International political economy (IPE) has explained financial globalization as the result not merely of market pressure but of states deciding to open up and liberalize their financial systems. Challenging this ‘negative integration’ view as incomplete, this paper advances a ‘positive integration’ view of financial globalization during the 1970s that highlights the agency of monetary technocrats. As public servants acting in private markets, these technocrats act as intermediaries between the public and private, and between the national and international levels. In particular, they manage the infrastructural entanglements between public and private actors that are a core feature of capitalist credit money systems. Drawing on archival records from the ‘Standing Committee on the Euro-currency Market’ at the Bank for International Settlements, we show how this group of G-10 central bankers sought to elevate the management of infrastructural entanglements from the domestic to the international level. By ensuring that the Eurodollar market did not interfere with domestic monetary governability, while seeking to provide protection for issuers of foreign-currency liabilities, monetary technocrats established a level of positive integration that was a necessary condition for the expansion and globalization of the offshore US dollar system.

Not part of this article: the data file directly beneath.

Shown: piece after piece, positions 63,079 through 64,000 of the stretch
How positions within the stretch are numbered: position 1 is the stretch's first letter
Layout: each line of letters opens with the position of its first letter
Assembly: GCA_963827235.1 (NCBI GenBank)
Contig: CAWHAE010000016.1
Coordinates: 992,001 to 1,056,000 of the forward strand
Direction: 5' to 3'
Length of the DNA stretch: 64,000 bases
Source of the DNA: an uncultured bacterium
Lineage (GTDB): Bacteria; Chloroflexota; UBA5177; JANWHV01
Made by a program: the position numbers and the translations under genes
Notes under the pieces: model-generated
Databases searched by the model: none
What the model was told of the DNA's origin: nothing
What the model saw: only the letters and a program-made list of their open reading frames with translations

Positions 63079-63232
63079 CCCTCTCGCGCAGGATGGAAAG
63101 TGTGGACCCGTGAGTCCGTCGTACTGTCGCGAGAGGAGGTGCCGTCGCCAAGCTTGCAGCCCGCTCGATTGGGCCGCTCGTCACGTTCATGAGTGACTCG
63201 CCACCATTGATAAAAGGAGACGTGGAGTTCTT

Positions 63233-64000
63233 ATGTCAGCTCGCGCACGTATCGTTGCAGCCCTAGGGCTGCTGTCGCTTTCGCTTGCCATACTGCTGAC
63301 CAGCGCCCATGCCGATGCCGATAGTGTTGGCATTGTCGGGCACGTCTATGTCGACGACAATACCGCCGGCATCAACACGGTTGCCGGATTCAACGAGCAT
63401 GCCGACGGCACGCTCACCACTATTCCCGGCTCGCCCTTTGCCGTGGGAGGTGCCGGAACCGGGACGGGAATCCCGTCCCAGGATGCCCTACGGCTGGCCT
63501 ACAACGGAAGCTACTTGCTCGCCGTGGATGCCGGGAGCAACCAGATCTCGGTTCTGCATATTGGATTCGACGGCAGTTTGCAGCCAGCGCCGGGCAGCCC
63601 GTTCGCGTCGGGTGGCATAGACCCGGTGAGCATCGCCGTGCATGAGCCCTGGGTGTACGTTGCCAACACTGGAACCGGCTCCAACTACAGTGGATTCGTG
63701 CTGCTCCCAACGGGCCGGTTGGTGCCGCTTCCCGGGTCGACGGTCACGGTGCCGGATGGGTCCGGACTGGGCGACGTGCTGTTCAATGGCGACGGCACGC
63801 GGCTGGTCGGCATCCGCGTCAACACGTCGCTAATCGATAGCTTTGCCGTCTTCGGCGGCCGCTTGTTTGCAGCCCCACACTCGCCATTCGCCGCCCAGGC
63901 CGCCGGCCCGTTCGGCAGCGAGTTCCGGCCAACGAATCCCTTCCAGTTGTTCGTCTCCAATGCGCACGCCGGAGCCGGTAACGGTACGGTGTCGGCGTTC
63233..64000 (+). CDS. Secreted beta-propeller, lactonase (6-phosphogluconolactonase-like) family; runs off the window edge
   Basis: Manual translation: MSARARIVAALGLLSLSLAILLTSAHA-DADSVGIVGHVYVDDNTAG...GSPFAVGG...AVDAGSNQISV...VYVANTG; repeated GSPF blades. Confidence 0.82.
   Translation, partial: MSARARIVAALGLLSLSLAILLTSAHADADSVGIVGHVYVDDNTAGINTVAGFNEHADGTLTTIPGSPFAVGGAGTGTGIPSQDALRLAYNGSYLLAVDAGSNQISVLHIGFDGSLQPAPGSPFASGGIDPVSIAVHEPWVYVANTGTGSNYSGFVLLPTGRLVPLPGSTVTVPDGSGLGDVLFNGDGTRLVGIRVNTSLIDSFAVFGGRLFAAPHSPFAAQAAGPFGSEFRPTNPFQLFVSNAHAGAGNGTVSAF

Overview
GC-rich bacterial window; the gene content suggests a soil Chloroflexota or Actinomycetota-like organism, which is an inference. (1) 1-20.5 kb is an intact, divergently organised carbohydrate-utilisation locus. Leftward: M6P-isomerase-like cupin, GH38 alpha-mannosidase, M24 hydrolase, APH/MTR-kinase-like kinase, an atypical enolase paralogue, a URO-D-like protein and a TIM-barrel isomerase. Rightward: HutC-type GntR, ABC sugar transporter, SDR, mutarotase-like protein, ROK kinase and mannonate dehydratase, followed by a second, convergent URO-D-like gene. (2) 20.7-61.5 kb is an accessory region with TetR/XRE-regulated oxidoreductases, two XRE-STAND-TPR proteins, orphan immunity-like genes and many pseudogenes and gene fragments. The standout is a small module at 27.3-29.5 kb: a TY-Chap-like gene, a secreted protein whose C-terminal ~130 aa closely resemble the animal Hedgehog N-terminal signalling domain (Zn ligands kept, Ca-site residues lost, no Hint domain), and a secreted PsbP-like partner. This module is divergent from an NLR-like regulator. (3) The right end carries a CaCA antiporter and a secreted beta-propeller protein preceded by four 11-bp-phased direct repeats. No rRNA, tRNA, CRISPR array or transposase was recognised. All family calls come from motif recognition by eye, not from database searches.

Presentations at the Politics of Money conference, Brighton (05/2018), the SASE conference, Kyoto (06/2018), the International Studies Association’s annual convention, Toronto (03/2019), the ECPR Joint Workshop Sessions, Mons (04/2019)